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On Sunday afternoon the Lincoln Friends of Chamber Music presented the Jupiter String Quartet at the Johnny Carson Theatre. The group is the quartet-in-residence at the University of Illinois at Urbana-Champaign, and consists of violinists Nelson Lee and Megan Freivogel, violist Liz Freivogel and cellist Daniel McDonough.

The performance began with the delicate opening to Haydn’s Quartet in B-flat Major, Op. 76, No. 4, known as “Sunrise.” The viola part was especially notable for clarity projected above the ensemble in soloist passages, but the group as a whole blended exceptionally well. The second movement contained gorgeous hymn-like balance with a powerfully silent ending, whereas the last movement contained great dialogue among the parts.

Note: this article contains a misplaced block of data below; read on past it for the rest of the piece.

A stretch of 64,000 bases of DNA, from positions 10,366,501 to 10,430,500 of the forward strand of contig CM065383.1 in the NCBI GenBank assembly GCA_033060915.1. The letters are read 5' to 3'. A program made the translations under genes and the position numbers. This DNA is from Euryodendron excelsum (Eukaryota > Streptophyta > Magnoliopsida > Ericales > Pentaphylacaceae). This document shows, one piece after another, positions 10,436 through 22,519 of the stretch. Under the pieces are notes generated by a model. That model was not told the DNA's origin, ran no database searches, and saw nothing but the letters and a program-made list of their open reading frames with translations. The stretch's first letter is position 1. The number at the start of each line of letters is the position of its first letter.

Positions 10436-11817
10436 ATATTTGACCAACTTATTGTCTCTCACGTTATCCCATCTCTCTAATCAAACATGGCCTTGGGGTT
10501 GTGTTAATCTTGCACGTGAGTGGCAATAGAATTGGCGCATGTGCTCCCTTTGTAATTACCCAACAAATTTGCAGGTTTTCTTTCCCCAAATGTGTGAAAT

In stark contrast to the opening, “Ainsi la nuit” (“Thus the night”) by Henri Dutilleux was much more modernistic. The work is exceedingly technical and uses a variety of extended techniques like harmonics, glissandi, and ricochet effects with the use of the bow. Despite the technical demands of the piece, the ensemble was meticulously together in creating the ambiance needed to achieve the nocturnal effects of the piece.

The second half of Jupiter's performance consisted of Beethoven’s Quartet in E minor, Op. 59, No. 2. The work featured punctuated silences, well blended vibrato, a third movement based on a Russian theme, and a virtuosic fourth movement climaxing to a flashy ending. It is noted that Beethoven perceived the second movement in contemplation of the starry night and the “music of the spheres.” This created a great sense of cohesion to the overall program with the “sunrise” portrayal in Haydn, the “night” atmosphere in the Dutilleux, and the “music of the spheres” in the Beethoven quartet. This seemed even more of an appropriate program for a group known as Jupiter. The group received an instantaneous standing ovation and curtain-call for their stellar performance.

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